• May 25, 2016

Internet of Things: A Web of Risk?

Enterprises diving into IoT strategies are discovering a cybersecurity nightmare.

The emergence of cyberspace created the opportunity to connect in ways we would previously never have imagined. The Internet of Things (IoT) takes those opportunities to yet another previously unimagined level, creating a living, interactive nervous system. IoT technologies can sense presence and proximity, connect and analyze, and respond to the surrounding environment. With the right systems in place, IoT can even anticipate the actions and reactions in that environment.

This power is why an increasing number of enterprises are making strategic commitments to IoT technologies. But just as these breakthroughs represent unprecedented opportunity, they also expose the enterprise to whole new levels of risk.

“In a hyper-connected world where everything talks to everything, identities are extremely difficult to track,” says Andrzej Kawalec, HPE Chief Technology Officer, Security Services. “IoT dramatically expands the attack surface with devices that operate outside of traditional perimeter defenses.” And with few exceptions, each of these devices has an alarming number of vulnerabilities.

Compounding of Risk

Cyber threats are constantly escalating. Cybercrime itself is a thriving marketplace. Governments, organized crime, and radical political movements drive a robust business of theft, blackmail, and organizational espionage. Proceeds seized through successful cyber schemes are often invested in cybercrime innovation.

To this escalating threat we’re adding an expanding field of vulnerabilities. Organizations globally are aggressively pursuing IoT strategies. According to the Worldwide and Regional IoT Forecast, there will be 30 billion connected devices by 2020. Nearly every one is a potential entry point for hackers.

The reason? Connected sensing devices are generally not manufactured by technology companies. They’re produced by automobile manufacturers, health care providers, or utilities, for example. Software development life cycles and security are not an important component of the engineering process.

Yet these device manufacturers realize that if they don’t prioritize connectivity, they won’t survive in this digital environment. Compounding these vulnerabilities is that the lifespan of traditional manufactured goods and technology devices diverge dramatically. Digital devices often have lifespans as short as 20 months. Compare that to traditional manufactured goods (cars, televisions, appliances) whose lifespans often extend more than a decade.

For example, this means the digital components in a connected car will age at a much faster rate than the car itself. And each obsolete technology component with outdated firmware introduces a whole range of security vulnerabilities.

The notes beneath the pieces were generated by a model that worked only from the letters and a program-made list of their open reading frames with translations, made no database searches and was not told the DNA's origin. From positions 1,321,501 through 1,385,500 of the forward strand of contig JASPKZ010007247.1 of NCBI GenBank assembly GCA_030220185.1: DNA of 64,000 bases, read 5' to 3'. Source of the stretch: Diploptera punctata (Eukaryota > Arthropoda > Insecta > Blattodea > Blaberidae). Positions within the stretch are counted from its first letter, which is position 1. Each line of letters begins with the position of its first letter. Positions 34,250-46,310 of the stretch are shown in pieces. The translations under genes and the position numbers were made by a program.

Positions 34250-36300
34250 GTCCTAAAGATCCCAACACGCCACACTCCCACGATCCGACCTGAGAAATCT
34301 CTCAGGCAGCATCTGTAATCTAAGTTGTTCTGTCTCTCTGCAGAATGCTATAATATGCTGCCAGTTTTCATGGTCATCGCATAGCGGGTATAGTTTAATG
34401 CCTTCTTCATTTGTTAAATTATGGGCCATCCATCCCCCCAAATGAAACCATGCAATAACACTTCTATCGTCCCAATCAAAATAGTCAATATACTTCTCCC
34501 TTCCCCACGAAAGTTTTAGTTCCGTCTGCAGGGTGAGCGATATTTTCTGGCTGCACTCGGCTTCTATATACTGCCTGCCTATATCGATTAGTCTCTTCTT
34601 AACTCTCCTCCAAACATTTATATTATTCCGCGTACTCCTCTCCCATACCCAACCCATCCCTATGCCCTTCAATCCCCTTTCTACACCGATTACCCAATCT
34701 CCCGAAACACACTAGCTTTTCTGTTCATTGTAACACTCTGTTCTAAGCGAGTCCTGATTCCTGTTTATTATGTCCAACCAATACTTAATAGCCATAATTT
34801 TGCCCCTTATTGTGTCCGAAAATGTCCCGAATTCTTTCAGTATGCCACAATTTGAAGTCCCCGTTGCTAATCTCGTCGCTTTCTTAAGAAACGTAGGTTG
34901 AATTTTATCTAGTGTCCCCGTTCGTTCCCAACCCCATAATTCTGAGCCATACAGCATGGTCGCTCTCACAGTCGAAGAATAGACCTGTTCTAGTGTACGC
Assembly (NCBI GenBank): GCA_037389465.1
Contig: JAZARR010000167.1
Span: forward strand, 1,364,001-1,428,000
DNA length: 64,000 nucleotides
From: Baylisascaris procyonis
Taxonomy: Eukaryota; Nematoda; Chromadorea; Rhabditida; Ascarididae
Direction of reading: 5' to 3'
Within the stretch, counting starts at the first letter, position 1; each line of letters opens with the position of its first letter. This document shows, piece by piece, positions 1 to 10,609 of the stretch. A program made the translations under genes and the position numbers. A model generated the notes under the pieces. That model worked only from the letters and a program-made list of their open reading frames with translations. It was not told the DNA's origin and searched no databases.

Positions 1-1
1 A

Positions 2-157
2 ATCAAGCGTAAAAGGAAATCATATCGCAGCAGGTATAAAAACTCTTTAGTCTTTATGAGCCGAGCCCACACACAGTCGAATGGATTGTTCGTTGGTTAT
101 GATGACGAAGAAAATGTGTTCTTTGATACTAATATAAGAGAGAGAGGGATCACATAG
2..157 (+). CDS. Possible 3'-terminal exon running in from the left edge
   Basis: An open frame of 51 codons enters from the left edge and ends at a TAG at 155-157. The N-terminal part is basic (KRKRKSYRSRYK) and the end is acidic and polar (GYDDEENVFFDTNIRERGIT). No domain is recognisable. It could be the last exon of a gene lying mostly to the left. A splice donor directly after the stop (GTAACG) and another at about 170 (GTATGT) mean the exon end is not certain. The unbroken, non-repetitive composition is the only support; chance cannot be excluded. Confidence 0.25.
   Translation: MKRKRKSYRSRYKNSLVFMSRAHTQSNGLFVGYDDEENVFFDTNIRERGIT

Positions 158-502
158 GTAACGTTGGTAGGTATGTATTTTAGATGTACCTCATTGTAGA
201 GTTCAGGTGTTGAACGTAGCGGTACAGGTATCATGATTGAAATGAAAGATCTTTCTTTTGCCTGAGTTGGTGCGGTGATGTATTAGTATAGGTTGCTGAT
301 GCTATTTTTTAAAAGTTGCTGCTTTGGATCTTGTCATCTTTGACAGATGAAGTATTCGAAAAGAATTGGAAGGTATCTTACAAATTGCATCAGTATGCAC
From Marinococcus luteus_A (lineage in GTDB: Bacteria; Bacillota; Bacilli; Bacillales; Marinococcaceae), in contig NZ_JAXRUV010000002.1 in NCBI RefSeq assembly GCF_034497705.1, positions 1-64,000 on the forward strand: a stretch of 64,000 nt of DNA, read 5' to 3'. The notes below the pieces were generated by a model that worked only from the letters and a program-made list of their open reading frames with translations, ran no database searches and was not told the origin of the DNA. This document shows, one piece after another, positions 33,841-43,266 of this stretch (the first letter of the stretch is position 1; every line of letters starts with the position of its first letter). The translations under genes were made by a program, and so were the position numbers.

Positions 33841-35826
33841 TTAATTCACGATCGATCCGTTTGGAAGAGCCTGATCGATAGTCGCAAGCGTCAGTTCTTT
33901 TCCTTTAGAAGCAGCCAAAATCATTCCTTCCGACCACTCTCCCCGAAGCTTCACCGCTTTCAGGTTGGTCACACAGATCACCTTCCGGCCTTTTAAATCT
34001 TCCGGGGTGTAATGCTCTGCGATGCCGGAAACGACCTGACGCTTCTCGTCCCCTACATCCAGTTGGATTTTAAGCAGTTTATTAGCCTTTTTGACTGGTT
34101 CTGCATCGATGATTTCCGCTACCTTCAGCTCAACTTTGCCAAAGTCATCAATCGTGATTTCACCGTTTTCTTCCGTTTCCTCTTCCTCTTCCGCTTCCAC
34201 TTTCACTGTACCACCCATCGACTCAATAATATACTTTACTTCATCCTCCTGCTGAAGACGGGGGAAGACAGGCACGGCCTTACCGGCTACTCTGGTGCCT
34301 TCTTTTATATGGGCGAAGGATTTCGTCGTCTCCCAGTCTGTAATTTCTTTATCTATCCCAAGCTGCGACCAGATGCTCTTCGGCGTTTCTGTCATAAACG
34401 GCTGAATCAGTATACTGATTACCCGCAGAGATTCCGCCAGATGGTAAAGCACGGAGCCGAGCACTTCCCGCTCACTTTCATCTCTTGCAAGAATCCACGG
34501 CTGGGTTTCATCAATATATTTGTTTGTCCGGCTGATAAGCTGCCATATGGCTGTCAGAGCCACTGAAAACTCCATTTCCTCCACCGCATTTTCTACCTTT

Consumer Thrust

IoT is largely driven by the massive consumer adoption of technology. A few years ago the average home had perhaps three connected devices. Today, it may have as many as 30—from laptops, printers, and smartphones to televisions, thermostats, and refrigerators. Devices such as home routers and baby monitors are a rat’s nest of security flaws.

“As individuals, we are really, really bad at assessing risk,” says Kawalec. “Risk perception is shaped largely by unconscious emotional processes to the extent that we have a very personal risk appetite shaped by the probability of ‘something bad happening.’ We need to build the link between a digital action and the cyber risk—for example, passwords. We aren’t smart with passwords—’123456′ and ‘password’ were the most used passwords in 2015, and 95 percent of users freely share as many as six of their passwords with others.”

And with the lines between work and leisure blurring, holes in home networks can easily expose confidential enterprise information.

Securing the Edge

To protect against IoT vulnerabilities, enterprises should include security audits with any IoT strategy. Steer clear of IoT device manufacturers that don’t bake security into their devices and processes from the start. In addition, ensure that customers, suppliers, and partners adhere to the same security standards you do.

But many of these persistent vulnerabilities won’t dissipate until device companies recognize that releasing insecure products degrades their brand and exposes them to organizational risk. Consumers can add pressure by basing technology-buying decisions on security.

IoT represents perhaps the greatest opportunity and the most profound disruption our market and social environment will ever face. With a keen focus on security, we can ensure its value-rich future.

Like this story? Read more about IoT security in The Economist Intelligence Unit’s report, Securing the internet of things.